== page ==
Pubdate: Sun, 15 Mar 2009
Source: Province, The (CN BC)
Copyright: 2009 Canwest Publishing Inc.
Author: Mark Tonner


I doubt local lawyer Sheldon Goldberg started the week intending to
lighten my mood. Hearing the case against alleged gangster Gordon
Taylor labeled "Copaganda" kept me smiling.

Nonsensical labels are fun. If my favourite, "Copophobe," ever made it
to the dictionary, it would benefit from a picture of Mr. Goldberg.
The man has actually claimed to be too frightened of armed officers to
ask questions of them in court.

I'll just assume no one is too afraid of an officer with a keyboard to
keep reading, so let's do drugs next. I'm convinced pot proponents
will hang their hats on anything. Gang violence could be resolved
overnight, they insist, if the herb was legalized.

I can't say I care much, but there are some awkward realities. Pot
won't be legalized in the U.S.A., so it will continue to be of great
value to smugglers.

Commercial transport of legitimate B.C. Bud would be hazardous beyond
belief. Gangsters not hijacking tractor-trailers would stay just as
busy growing dope in secret. It's unlikely private cultivation would
be legalized in the same stroke, considering how closely governments
guard tax revenue.

So, yeah. They'd raid each other's grows and keep shooting. Liquor
stores would need military-grade protection, if that's where the dope
was kept. Guards with reflective vests and cellphones might as well
stay home.

I'm not too rectangular to hear both sides. If there was revenue loss
for gangsters in the pro-pot equation, I might applaud.

The point isn't worth contesting. Gangsters are killing each other for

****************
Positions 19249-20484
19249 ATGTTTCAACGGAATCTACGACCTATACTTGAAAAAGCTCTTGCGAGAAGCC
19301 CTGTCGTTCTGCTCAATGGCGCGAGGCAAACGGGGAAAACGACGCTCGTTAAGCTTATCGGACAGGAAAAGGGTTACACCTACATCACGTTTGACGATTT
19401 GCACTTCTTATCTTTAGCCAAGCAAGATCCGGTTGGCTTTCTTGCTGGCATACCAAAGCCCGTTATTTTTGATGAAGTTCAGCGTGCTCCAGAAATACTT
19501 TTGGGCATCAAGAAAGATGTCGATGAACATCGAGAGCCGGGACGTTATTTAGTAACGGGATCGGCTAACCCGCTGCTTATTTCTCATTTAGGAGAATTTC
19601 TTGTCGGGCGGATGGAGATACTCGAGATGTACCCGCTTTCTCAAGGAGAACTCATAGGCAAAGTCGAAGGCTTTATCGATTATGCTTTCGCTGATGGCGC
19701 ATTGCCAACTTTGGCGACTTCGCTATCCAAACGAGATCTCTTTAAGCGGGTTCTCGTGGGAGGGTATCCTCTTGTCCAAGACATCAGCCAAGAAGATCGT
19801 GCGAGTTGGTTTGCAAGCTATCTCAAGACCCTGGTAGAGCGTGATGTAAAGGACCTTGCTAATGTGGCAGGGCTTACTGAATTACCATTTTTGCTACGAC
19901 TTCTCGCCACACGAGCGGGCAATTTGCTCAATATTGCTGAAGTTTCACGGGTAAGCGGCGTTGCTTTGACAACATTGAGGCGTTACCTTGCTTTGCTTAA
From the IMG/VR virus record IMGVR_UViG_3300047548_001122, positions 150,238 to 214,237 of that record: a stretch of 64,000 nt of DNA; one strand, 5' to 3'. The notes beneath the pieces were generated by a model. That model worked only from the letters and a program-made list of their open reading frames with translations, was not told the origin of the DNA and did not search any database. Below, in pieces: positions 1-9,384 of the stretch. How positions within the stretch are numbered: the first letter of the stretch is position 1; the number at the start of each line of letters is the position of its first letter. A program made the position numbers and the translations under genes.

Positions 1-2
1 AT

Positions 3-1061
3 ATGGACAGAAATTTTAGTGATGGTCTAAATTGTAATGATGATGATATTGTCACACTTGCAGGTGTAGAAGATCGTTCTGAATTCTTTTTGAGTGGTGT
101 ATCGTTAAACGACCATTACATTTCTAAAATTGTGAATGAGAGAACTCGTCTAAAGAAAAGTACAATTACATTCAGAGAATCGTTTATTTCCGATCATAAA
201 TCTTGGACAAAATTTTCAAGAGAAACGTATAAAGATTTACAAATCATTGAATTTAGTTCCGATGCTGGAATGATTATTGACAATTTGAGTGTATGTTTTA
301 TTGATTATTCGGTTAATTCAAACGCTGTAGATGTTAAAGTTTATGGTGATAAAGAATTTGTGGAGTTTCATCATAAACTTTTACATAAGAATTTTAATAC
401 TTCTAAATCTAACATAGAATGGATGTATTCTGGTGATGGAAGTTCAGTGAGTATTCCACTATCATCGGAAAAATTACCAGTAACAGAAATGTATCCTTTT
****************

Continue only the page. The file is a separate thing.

the right to market cocaine, heroin, meth and more. Even if weed could
be taken from the menu, they'd continue. They're bad people who enjoy
being bad.

These days, agonizing over right and wrong is seen as pointless, even
obstructive. Law students are encouraged to disconnect from moral
wrangling, to offer clients a vigorous defence, regardless of their
crimes. Judges were all practising lawyers, with decades spent in a
world of disconnect.

In academia, it's said police spend too much time in the fight; that
we disconnect intellectually and philosophically. We lose sight of the
need for gentle prompting and development among the criminal populace.

It feels like clarity from this end. I'd like nothing more than to be
a judge, after retiring from the blue. The only way that could happen
is by election, of course, but I'd be worth voting for.

Not everyone would get life-without-hope in my room. Even so, I can
guarantee you that killer bodyguard Shane Richard, who was given life
for a gang-related murder this week, would not be up for parole in 16
years. I'd probably go with never.

Most of the gangsters I meet have records black enough they should
already be behind bars. There's your solution, whether or not you'd
vote this boy into the judiciary.

Crying for legalization of marijuana is about as helpful as raising
chickens on your patio.

Sgt. Mark Tonner is a VPD officer. His opinions aren't necessarily
those of the city's police department or board.
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